- I love that I know where my son will be after each new book you write is published—sprawled somewhere immersing himself in the latest adventure. I have to order him to read most days, but when your book shows up, there’s no need for cajoling—he’s out there reading.
- I love that Percy Jackson has ADHD and that ADHD is a strength.
- I love that Carter Kane is African-American and so is Walt, the super hot charm-maker with skin the color of roasted coffee beans who’s dying from an Egyptian curse. I appreciate that you get in the head and heart of an African-American boy with an African-American father who’s tried to ensure his boy will grow up strong, resilient and respected. I love that other characters are Indian, Egyptian, Chinese, and South American. Too often, great YA writers create an entirely White world, and only when their books are made into movies do some characters become multi-ethnic. Thanks for including heroes that can personally inspire kids from all sorts of backgrounds.
- I love that the female characters are strong, strong, strong—Annabeth, Sadie, Piper. These girls are brave, loving, smart and funny, and although boys are always falling in love with them, they don’t exist in the story as mere love interests. They risk their lives for their friends, loved ones and the fate of the world. They’re beautiful, sassy and brilliant.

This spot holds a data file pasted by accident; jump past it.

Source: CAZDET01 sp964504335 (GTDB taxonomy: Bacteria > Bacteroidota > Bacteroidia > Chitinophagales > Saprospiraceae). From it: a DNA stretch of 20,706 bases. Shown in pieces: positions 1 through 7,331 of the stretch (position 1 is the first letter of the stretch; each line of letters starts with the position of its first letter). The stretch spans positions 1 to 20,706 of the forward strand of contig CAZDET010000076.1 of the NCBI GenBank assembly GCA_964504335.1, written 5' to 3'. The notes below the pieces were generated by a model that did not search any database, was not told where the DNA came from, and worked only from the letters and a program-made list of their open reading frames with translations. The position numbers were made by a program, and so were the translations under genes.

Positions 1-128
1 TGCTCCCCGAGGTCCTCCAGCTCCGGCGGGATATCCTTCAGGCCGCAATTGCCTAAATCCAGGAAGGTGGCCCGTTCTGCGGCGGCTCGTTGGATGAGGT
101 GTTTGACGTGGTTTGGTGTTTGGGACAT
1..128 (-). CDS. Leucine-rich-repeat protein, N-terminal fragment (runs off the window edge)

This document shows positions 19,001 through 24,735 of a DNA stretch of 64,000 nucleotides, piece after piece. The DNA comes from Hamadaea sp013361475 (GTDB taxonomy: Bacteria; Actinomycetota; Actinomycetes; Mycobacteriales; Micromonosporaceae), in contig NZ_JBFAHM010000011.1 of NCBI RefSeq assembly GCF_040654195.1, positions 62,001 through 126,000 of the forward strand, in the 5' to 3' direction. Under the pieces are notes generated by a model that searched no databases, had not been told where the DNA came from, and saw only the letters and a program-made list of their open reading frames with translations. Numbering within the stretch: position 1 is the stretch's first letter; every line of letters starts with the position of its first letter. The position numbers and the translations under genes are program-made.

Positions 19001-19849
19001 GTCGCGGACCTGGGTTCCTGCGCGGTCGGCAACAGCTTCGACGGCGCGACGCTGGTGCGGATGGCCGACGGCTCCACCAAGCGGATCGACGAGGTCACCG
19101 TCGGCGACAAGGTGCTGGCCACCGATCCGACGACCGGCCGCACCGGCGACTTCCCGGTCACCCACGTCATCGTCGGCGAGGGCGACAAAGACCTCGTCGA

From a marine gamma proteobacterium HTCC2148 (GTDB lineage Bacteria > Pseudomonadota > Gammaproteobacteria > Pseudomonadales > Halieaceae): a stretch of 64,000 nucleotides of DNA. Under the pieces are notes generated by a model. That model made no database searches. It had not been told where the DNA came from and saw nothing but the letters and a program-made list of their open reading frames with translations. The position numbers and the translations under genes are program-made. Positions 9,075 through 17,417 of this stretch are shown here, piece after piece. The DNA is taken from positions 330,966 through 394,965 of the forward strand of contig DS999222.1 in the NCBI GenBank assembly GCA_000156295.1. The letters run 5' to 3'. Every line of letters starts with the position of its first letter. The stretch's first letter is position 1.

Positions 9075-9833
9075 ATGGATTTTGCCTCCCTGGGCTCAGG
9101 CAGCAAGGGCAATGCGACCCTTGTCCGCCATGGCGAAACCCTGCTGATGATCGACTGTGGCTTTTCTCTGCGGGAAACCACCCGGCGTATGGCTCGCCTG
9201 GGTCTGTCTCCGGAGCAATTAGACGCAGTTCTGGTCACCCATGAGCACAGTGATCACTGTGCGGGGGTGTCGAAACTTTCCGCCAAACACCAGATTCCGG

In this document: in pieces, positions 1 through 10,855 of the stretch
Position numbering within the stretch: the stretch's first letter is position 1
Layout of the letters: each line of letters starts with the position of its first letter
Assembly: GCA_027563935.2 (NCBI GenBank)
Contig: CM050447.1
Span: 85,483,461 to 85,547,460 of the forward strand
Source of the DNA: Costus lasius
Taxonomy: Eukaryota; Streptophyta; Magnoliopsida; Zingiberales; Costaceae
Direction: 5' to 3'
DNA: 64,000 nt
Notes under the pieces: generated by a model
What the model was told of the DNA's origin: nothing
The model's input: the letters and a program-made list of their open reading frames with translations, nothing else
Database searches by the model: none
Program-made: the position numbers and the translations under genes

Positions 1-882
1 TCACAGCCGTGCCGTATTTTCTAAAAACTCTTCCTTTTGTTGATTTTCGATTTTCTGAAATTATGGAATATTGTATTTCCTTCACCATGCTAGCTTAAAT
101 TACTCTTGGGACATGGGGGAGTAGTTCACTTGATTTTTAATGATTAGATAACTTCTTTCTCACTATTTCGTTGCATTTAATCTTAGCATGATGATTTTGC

- I love your books even if some monotheists probably worry that you’re pushing pantheistic religion. I appreciate what you wrote on your website:
The Lightning Thief explores Greek mythology in a modern setting, but it does so as a humorous work of fantasy. I’m certainly not interested in changing or contradicting anyone’s religious beliefs. Early in the book, the character Chiron makes a distinction between God, capital-G, the creator of the universe, and the Greek gods (lower-case g). Chiron says he doesn’t want to delve into the issue of God, but he has no qualms about discussing the Olympians because they are a “much smaller matter.” The gods of Olympus are archetypes. They are deeply embedded in and inseparable from Western thought. The book pays tribute to the legacy of Olympus as one of the roots of our culture.
- I love that I want to read the books as much as the kids. That I have to sneak the books out of their bedrooms after they go to sleep so I can have a crack.